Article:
This feature takes a look at how professionalism helps to build and maintain an ethical society, one that upholds the values of honesty, integrity and dependability. It explores the role professional bodies play in setting and upholding industry standards, and how professional development assists in the maintenance of those standards. It also looks at the role business schools are playing in professional development, and what skills will be needed in the future world of work.
The South African Institute of Chartered Accountants (SAICA) is delivering a steady stream of qualified CAs(SA) from previously disadvantaged groups into the financial and accounting sector through its Thuthuka Nation Building project, transforming the profession while building our nation in line with the vision of the National Development Plan (NDP).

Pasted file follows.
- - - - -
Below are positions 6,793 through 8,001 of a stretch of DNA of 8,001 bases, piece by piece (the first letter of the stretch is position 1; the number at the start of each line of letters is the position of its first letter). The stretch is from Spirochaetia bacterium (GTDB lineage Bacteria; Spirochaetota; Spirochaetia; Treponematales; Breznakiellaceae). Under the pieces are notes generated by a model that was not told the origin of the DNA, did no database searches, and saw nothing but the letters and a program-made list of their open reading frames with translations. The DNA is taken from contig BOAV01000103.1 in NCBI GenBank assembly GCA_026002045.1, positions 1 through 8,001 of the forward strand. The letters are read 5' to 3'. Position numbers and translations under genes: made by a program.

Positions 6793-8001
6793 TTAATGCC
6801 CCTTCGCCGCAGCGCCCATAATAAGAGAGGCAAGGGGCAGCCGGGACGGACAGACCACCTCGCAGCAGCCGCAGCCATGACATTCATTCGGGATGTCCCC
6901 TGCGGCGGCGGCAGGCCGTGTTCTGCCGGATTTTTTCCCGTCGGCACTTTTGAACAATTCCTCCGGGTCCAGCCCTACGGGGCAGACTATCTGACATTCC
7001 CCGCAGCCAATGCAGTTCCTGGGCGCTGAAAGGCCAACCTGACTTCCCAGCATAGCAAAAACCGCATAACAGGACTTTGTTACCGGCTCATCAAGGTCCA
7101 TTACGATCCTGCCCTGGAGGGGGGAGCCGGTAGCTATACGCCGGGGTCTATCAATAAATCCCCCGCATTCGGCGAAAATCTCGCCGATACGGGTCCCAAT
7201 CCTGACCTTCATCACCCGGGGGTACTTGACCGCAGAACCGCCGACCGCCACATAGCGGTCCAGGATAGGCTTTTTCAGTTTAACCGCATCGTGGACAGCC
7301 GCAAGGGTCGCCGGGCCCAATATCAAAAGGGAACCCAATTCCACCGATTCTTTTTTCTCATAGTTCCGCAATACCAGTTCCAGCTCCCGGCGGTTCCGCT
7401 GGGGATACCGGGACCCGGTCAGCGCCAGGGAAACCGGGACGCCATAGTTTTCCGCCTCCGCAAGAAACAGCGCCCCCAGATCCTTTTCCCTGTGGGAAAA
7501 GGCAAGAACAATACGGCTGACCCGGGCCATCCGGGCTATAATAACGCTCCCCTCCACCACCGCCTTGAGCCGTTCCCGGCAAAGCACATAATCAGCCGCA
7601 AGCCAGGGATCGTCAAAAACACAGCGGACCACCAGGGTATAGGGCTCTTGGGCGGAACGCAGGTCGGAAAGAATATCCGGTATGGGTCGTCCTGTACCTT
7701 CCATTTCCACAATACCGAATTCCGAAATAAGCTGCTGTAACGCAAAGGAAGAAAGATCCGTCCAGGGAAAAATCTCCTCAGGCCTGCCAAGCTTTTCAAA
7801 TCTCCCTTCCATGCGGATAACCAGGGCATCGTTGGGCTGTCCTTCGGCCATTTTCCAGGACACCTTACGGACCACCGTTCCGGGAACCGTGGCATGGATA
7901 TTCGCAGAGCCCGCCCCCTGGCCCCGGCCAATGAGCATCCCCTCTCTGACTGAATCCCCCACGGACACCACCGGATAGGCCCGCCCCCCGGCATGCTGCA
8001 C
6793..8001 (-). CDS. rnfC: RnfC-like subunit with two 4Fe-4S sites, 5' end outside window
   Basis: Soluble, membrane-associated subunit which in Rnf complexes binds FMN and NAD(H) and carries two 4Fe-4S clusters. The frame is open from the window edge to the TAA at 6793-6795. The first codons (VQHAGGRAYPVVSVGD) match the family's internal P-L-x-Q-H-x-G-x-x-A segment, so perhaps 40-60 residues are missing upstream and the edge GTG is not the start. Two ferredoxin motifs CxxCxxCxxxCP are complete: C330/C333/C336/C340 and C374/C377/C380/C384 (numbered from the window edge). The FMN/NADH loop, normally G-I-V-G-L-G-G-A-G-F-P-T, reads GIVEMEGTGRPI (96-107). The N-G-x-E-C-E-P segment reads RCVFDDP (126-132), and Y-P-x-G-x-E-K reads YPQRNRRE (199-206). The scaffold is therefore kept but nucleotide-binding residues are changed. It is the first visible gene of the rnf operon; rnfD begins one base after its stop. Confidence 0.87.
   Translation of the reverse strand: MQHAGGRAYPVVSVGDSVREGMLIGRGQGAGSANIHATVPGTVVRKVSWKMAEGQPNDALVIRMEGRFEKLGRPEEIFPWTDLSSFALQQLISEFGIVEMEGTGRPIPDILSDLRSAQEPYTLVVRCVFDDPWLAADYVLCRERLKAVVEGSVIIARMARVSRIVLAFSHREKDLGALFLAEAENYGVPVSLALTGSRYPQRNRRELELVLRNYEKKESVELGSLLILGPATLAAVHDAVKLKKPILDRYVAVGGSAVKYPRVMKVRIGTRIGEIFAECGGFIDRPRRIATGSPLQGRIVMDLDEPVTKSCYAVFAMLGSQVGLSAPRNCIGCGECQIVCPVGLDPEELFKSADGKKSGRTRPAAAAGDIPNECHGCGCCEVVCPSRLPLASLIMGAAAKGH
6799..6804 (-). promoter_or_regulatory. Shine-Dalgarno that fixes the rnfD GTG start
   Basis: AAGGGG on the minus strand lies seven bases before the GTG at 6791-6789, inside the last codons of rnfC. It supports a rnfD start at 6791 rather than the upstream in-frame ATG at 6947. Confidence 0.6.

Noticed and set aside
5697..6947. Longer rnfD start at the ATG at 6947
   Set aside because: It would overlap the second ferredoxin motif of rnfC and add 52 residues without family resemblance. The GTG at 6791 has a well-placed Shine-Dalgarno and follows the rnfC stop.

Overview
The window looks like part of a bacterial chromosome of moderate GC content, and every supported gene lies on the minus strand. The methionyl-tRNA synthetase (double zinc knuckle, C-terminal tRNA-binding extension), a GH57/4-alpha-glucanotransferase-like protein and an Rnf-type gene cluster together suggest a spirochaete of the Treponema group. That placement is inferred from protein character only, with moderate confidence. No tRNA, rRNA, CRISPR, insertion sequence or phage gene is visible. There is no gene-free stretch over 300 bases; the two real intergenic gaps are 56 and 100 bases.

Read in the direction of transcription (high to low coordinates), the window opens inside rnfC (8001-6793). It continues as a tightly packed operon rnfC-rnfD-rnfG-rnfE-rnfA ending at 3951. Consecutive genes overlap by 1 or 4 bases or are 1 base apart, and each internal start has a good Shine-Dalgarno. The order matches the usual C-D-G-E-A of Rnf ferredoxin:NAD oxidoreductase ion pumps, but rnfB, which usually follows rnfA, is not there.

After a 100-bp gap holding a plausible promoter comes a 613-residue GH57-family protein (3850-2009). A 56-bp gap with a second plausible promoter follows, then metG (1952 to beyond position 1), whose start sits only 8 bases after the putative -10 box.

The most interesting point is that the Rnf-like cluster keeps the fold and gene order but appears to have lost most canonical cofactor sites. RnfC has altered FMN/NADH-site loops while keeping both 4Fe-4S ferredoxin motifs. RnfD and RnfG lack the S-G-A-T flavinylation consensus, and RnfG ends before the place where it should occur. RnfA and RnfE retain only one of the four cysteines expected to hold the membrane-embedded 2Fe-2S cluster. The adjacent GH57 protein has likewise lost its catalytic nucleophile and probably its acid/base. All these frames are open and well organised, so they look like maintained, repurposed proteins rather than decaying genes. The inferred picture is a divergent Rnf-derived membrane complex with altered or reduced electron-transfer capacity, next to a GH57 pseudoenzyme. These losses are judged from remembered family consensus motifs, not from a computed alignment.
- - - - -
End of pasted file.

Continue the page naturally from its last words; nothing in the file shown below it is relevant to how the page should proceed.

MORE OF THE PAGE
Skills development is a priority element of the B-BBEE scorecard and it is one of the easiest priority elements to comply with, if you know how...
SAICA along with strategic partners such as FASSET, Bankseta and the National Skills Fund have undertaken to build capacity with the ultimate goal of accrediting Historically Disadvantaged Institutions (HDIs) accounting programmes so that students at these institutions can study to become chartered accountants (CAs[SA]) without having to leave their provinces.
As unemployment in South Africa jumped to 27.2% for Q2 2018, the proverbial walls seem to be closing in on job seekers. The strain of this appears to be intensified among the youth who account for 63.5% of the total number of unemployed persons,irrespective of education level.
As one of the original members of the SAQA commission which worked on the Professional Body framework and regulations, I am now astounded by how existing and aspirant Professional Bodies, but more so, pre-existing Statutory Bodies, are consciously misinterpreting what Continuous Professional Development(CPD) is and how it needs to be quality assured.
According to recent research conducted by the Small Business Institute of South Africa, local small and medium enterprises (SMEs) are still economically fragile, with approximately 70% of emerging small businesses failing within the first two years of operation.